The proof of effectiveness is in enormous number of medical references about fetal precursor cell transplantation of the past ~65 years that can be easily found by opening the MEDLINE of U.S. National Library of Medicine,where thousands of summaries about fetal cell transplantation could be found

- fetal cell transplantation

- fetal tissue transplantation

- brain tissue transplantation

- hematopoietic cell transplantation

- islets of pancreas transplantation.

It is apparent that the use of fetal cell transplantation in clinical practice has not been a rarity.

The most important older (but also current) medical research and clinical reports, nearly all in German and Russian, are not included in MEDLINE,[1] and can be found with difficulties only.

This is unfortunate because they contain groundbreaking data on which the entire field of fetal precursor cell transplantation has been based and which have been ignored in the recent anglophone literature.

Many of those publications are cited in this text, and discussed.

The value of these publications becomes obvious when one considers that over 5 million patients have been treated in Germany alone with various forms of fetal cell transplantation,  and of those an estimated 1 million has been treated with ’natural quantity of stem cells containing fetal cell transplants, as well as that an estimated 20 million patients worldwide received in the U.S.S.R. developed live human placental tissue fragments implantations containing various trophoblastic cells with some properties of stem cells.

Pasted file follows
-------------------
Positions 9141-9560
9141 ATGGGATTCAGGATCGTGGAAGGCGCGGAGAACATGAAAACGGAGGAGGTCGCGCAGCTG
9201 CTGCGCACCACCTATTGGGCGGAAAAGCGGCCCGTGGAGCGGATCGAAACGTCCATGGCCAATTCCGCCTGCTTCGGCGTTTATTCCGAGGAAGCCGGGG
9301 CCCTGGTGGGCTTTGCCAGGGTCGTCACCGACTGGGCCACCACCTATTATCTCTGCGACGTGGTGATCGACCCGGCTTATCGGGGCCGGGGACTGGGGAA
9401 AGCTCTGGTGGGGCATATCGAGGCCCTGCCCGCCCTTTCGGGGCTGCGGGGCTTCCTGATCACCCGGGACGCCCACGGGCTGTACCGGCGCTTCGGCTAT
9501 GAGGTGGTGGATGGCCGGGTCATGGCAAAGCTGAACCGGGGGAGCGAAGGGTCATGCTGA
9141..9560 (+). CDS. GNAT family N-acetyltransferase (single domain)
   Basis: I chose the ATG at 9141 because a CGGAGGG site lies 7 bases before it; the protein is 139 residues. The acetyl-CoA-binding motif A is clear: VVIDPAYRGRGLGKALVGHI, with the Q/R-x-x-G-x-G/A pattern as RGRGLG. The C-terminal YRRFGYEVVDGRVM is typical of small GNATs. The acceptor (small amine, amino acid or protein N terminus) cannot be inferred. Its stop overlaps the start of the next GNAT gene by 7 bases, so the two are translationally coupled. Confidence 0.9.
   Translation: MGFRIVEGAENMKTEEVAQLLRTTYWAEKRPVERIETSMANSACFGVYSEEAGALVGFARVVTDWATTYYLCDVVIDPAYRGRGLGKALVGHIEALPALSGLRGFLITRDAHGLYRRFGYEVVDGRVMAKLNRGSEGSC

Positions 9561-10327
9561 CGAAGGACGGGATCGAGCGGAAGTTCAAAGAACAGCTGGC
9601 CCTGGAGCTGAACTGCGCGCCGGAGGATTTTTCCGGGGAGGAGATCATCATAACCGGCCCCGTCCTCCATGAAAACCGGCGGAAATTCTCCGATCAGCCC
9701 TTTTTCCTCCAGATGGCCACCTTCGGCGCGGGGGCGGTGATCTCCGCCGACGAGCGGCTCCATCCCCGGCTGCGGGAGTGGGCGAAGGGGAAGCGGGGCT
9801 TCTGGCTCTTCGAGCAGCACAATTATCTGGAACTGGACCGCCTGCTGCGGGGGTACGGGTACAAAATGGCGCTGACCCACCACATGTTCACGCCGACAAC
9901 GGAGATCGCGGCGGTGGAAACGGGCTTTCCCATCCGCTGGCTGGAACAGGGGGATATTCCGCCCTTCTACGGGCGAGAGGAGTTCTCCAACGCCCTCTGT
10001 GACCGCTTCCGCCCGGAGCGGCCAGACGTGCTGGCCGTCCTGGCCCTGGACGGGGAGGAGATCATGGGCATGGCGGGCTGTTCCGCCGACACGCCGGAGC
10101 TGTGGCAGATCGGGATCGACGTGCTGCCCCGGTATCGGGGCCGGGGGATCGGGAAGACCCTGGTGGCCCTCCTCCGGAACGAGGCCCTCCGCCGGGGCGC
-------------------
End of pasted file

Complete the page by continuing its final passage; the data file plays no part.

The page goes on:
Without trophoblasts an embryo could never become a newborn. At the beginning of conception the trophoblasts are indistinguishable from ‘embryonic stem cells’. Only at the stage of 58-cell human blastocyst can the outer cells, destined to produce trophoblasts of placenta, be recognized as different from the inner cells, that will form embryo proper. In 107-cell human blastocyst, 8- embryo-producing cells are surrounded by 99 trophoblastic cells, a 12:1 numerical discrepancy. [215] Genotypically, trophoblastic cells are the same cells as ’embryonic stem cells’. 

Germany and U.S.S.R. have been the leaders in fetal precursor cell transplantation.

The author of this text has been involved for over 38 years in the research and clinical application of the fetal precursor cell transplantation, as well as trophoblastic cell transplantation in thousands of patients in many countries.